Electricity consumers will have to pay extra for forced use of imported coal in thermal plants – AIPEF
Bahadurjeet Singh /Rupnagar
The electricity consumers in the country would share the burden of costly power due to the blending of imported coal with Indian coal as per the dictates of the Power Ministry.
All India Power Engineers Federation (AIPEF) spokesperson V K Gupta said that the use of imported coal would increase the electricity tariff by 70 paise to one rupee per unit for the financial year 2022-23. This increase will be passed on to the consumer in the form of a quarterly fuel surcharge adjustment.
The total additional cost burden on the states on account of imported coal would be in excess of Rs 24,000 crores.
Gupta said that in the case of Haryana, the consumers may face a fuel surcharge adjustment of 90 paise per unit. Haryana has ordered 9 lakh metric tonnes (MT) of imported coal. Punjab has ordered 1.5 lakh MT Indonesian coal and has asked Coal India to import a balance coal quantity.
He said that the NDA government has failed to anticipate electricity and coal demand after the covid pandemic, which has thrown the country into an unprecedented coal crisis. This is the second time in the last nine months the coal crisis has occurred and this may again happen during the monsoon.
He said that in the backdrop of high power demand and insufficient coal supply, the Ministry of Power has unilaterally directed states to import coal without caring to take into account the technical implications of using imported coal in power plants. Most power plants do not have the necessary facilities for the proper blending of coal and this could damage the boiler.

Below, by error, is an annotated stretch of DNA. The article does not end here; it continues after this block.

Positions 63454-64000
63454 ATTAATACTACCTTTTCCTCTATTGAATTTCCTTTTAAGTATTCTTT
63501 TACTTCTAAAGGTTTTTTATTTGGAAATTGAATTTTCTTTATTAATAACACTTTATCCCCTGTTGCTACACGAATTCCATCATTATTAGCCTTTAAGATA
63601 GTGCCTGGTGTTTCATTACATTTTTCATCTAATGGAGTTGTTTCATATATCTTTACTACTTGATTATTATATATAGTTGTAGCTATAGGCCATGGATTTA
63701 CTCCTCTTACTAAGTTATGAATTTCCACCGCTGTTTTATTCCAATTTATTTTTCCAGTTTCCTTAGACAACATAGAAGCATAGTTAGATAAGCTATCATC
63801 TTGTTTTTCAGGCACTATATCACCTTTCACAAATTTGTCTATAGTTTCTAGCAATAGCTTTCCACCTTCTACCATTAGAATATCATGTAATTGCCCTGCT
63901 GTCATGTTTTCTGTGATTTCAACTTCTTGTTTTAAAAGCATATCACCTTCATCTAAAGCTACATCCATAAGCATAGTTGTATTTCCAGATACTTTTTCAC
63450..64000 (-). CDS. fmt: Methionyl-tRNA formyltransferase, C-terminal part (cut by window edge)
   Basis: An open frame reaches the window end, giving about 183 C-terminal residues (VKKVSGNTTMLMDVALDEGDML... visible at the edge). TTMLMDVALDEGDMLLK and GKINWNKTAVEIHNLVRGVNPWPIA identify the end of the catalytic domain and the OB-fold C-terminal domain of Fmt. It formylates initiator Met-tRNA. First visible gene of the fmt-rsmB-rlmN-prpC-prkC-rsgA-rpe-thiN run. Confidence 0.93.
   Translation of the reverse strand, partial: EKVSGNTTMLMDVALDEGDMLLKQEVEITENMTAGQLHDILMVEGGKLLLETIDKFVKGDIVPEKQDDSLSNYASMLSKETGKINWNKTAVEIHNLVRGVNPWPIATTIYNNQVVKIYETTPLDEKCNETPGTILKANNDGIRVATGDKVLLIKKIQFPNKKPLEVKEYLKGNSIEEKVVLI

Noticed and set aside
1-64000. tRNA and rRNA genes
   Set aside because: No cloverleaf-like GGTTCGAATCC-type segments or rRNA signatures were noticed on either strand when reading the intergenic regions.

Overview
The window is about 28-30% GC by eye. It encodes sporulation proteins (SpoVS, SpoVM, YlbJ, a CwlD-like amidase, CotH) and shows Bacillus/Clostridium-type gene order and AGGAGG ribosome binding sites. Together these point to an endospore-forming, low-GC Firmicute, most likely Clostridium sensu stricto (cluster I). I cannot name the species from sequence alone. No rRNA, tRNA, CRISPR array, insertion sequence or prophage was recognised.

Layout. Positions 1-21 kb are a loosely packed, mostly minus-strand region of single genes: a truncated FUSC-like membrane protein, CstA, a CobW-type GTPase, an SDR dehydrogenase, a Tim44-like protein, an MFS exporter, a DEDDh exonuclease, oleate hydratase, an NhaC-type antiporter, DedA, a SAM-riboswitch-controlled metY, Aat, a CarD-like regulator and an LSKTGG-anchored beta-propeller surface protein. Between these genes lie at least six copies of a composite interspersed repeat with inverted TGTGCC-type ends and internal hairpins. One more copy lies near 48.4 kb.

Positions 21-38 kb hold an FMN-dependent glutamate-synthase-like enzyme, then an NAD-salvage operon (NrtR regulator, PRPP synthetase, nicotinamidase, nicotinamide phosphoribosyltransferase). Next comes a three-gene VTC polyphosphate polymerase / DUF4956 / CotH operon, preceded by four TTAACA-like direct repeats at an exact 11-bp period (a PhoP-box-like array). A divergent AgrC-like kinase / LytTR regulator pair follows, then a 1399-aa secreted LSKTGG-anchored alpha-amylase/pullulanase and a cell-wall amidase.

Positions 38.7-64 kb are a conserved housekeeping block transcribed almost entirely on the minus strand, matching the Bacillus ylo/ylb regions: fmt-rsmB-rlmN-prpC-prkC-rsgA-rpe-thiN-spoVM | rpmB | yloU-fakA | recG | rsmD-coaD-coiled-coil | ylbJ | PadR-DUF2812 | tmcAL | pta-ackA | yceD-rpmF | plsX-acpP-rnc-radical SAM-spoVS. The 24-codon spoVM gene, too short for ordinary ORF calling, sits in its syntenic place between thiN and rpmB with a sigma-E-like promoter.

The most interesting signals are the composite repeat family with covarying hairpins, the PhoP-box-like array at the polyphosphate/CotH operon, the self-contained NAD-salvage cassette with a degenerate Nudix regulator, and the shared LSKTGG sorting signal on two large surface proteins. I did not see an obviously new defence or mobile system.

He said that The centre has allowed the private generators using imported coal to pass on the full coal import cost to the state utilities in deviation from the terms of the existing power purchase agreements. Earlier, the NDA government did not allow states to renegotiate the PPAs. now it has revised tariffs upward to suit the interests of the private generators.( IPPs.)
Electricity consumers will have to pay extra for forced use of imported coal in thermal plants – AIPEF. Gupta further said that besides the failure of railway, coal, and power ministries to coordinate there is another culprit for coal shortage, the failure of private developers to develop the allocated coal mines in time. This clearly shows how the privatization policy of the present govt has disastrously failed.
Further as per the national power policy imported coal was envisaged only at coastal locations and not for thermal stations away from coastal locations which are now forced to import coal,Gupta..